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The Hound of the Baskervilles (Hornchurch, Queen's Theatre)

Rating: 4 out of 5 stars
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So you're in the mood to be spooked over Hallowe'en, are you? And Conan Doyle's The Hound of the Baskervilles seems just the thing to send shivers down your spine? Perhaps not if you're going to see the Steven Canny and John Nicholson version, first developed for Peepolykus, which Bob Carlton has revived for his cut to the chase... company.

It's a clever, rip-roaring spoof for just four performers, who certainly give the audience its money's worth. Norman Coates' set relies on projections, Christopher Howcroft's lighting, a single but highly peripatetic door and vast quantities of dry ice to make considerable impact; you're never quite sure what (or who) is going to materialise next.

We begin with actors waiting to start their performance and a whole muddle of announcements to be made to the audience. Once we're all thoroughly fuddled, the play proper begins. Jonathan Markwood is Sherlock Holmes and a complete gallery of strange people (male and female) with whom the investigating duo come into contact down on Dartmoor. Simon Jessop is Dr Watson, a medical man always trying to catch up with his friend's quicksilver thought processes – and failing hilariously in the process.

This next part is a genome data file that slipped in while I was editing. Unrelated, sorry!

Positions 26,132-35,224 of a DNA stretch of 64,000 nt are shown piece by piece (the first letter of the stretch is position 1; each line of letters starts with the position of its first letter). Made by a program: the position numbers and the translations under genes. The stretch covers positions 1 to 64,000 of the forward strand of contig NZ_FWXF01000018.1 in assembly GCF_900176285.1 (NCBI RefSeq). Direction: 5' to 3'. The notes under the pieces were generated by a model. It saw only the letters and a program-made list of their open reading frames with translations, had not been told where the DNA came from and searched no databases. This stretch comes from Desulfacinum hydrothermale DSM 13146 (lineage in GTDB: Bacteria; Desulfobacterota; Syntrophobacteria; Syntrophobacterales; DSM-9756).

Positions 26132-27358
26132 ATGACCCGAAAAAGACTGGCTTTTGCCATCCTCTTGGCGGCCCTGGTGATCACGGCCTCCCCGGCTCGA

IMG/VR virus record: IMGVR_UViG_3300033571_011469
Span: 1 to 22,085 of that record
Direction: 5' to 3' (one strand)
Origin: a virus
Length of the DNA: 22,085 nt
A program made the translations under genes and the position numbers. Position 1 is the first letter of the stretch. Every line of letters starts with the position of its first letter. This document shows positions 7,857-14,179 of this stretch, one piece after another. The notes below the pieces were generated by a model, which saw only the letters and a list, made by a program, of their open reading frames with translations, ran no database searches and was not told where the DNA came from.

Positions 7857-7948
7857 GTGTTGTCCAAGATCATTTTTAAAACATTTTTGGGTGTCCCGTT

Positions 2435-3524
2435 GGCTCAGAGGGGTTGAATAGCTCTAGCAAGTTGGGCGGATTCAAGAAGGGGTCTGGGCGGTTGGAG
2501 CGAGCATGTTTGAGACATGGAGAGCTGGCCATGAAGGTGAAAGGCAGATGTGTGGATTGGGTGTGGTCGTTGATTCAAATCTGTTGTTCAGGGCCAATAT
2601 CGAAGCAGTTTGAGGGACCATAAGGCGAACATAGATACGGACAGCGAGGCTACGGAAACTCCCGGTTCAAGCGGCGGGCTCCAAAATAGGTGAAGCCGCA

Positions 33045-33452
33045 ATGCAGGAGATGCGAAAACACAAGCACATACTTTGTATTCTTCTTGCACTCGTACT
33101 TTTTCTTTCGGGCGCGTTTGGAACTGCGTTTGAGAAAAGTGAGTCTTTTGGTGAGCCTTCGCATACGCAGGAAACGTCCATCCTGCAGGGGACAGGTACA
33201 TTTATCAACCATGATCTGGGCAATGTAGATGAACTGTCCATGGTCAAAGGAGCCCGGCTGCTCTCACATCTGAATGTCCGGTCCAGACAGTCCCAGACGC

Then there's Greg Last who we first meet as a still-wet-behind-the-ears drama school graduate in his first real job and then proceeds to play most of the parts not already taken by Markwood. Accompanying on the piano predominantly with Puccini and Prokofiev (when not providing sound effects and doddering away as assorted country bumpkins) is Steven Markwick, who gives a new meaning to “melodrama”.

It all adds up to a thoroughly enjoyable night out. But be careful of witches and hellhounds when you make your way across the car-park – just in case...


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